I am with the guys taking a heavy rifle. I hunt with a Remington Sendero 7MM RUM that wieghs just a little over 13 pounds and I put on the miles. I would never trade the accuracy of the rifle for a lighter one. Just my .02 !
While I don't understand the light rifle deal, I wouldn't care for a heavy one either. For myself 7lbs is about a perfect weight. It's heavy enough to hold steady well and enough barrel to shoot well. I was looking at a light weight a freind has. 257 AI built by a gunsmith in Pendleton, can't recall his name. Didn't weight it but it had a short very thin barrel, fluted bolt and the left side of the action was cut way out. Beautiful job but I woiuld noty want it myself.
between the very light with whippy barrels and the heavier like the sendero the accuracy difference for 90%+ of big game hunting needs, accuracy is more than adequate. a hunting rifle need not be a 1/2" rifle and 1 1/2" is acceptable. There's a lot of room there. My last 660 Rem was a 308 and very very accurate. Fence post for a stock but relatively light and balance was right between my hands. I think a key to it's accuracy had to be the barrel itself. It was only 20" but a heavier contor, stubby looking beu excellent handling and very accurate. I had wanted to put a replacement stock on it some day. It followed my son home before i got it done! My heaviest rifle right now is a sporterised Springfield 03. Great job, beautiful rifle, work of art. But it does weight 8# with a 2 3/4x redfield scope on it. That's about all the weight I'd want to carry. Wait, my 6.5x06 weight's 9# with a 4 1/2x14x Nikon scope. I don't hunt much with it, set it up mostly for shooting target's. I think carrying it around all day would wear me out.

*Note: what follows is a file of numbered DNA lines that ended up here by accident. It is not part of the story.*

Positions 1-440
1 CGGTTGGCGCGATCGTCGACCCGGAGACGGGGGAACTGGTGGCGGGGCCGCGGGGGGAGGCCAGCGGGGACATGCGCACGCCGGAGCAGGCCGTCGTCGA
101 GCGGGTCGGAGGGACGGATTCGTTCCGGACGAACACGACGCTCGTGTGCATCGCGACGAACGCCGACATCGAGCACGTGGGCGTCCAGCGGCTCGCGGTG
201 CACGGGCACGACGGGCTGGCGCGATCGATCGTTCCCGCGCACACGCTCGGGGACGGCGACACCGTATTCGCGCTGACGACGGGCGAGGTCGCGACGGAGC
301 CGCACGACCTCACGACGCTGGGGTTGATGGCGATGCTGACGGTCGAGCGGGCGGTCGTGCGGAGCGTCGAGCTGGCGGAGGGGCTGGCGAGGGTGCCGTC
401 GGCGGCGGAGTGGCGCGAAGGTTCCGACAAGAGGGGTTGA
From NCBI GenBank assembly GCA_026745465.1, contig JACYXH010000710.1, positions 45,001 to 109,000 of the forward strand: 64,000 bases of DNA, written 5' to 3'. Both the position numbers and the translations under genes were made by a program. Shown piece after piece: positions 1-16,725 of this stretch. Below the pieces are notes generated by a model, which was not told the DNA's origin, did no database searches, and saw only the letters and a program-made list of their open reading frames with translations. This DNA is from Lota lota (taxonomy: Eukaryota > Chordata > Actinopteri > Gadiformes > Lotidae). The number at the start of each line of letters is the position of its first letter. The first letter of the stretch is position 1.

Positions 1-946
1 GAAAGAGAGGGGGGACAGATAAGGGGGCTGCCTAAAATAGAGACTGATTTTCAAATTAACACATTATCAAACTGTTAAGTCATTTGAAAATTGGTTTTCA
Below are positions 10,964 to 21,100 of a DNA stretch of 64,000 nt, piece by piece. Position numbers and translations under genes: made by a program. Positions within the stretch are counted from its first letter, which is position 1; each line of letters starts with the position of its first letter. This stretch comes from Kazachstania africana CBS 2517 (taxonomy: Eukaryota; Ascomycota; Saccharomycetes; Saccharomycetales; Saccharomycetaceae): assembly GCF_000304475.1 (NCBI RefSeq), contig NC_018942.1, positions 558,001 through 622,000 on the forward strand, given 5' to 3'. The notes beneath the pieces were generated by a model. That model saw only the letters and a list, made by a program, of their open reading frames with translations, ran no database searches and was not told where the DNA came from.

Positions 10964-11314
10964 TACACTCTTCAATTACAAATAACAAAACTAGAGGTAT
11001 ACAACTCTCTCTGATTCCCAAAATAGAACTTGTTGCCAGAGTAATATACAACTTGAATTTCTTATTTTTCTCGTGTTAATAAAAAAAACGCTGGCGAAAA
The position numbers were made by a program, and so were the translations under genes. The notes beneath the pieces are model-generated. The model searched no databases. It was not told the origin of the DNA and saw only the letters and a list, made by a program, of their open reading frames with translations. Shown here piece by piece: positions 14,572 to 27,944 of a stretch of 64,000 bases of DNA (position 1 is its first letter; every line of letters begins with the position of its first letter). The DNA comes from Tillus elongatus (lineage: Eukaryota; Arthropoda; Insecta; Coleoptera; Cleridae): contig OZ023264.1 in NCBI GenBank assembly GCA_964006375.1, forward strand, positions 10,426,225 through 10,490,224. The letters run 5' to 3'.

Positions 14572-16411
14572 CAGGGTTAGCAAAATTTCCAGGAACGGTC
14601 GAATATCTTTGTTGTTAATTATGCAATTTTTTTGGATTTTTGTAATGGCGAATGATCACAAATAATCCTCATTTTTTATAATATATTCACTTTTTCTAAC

My favorite rifle to carry now is a mod 70 featherweight in 6.5x55. The cartridge keep's recoil well down and it's is more than accurate enough. With the 2-7x Redfield scope on it, it weight's 6 1/2#. It is a wood stock as most of mine are. I don't care for plastic stocks. Another thing i really like about it is the barrel length, 22". The 6.5x55 works very well with a 22" barrel and a modern action. It push's the 6.5x06 pretty hard in the velocity area with the same weight bullet. Most light rifle's I'm hearing about are the new short mags and they have 20"-22" barrels. Why take a high velocity cartridge like that and ham string it with a short barrel?
Of course none of this really matter's if you enjoy what you have but it still confuse's me.
All other variables equal, short barrels are stiffer than long barrels. Stiffer barrels are generally more accurate. The "short" magnums were designed with shorter barrels in mind. Shorter being 20-22". Recoil has never been an issue when wearing six layers of fall hunting clothes. I also don't understand the velocity issue. Unless you are shooting 1000yds and are worried about the bullet going subsonic and being unstable as it passes the sonic barrier, modern bullets will perform on big game. A two to three inch shorter barrel makes a world of difference when carrying the rifle through brush and lightens the load. Granted the weight difference is measured in ounces, but every ounce counts at very high altitudes. I just wish collapsable stocks would be an option on a hunting rifle. It must be that only military personal have different body sizes and wear different layers (thickness) of clothes.
This tip is for anyone who does or does not use a rangefinder while bowhunting, here is a simple and easy way to judge the distance to your game. Whether you’re in a tree or on the ground you can use this method at any time. Marking the distance before a hunt from your stand is a helpful way to determine the distance. I use either colored pins and/or hunters tape to mark trees at 20, 30 and 40 yards in 3 different spots around my stand. With those 9 markers I have a good chance that...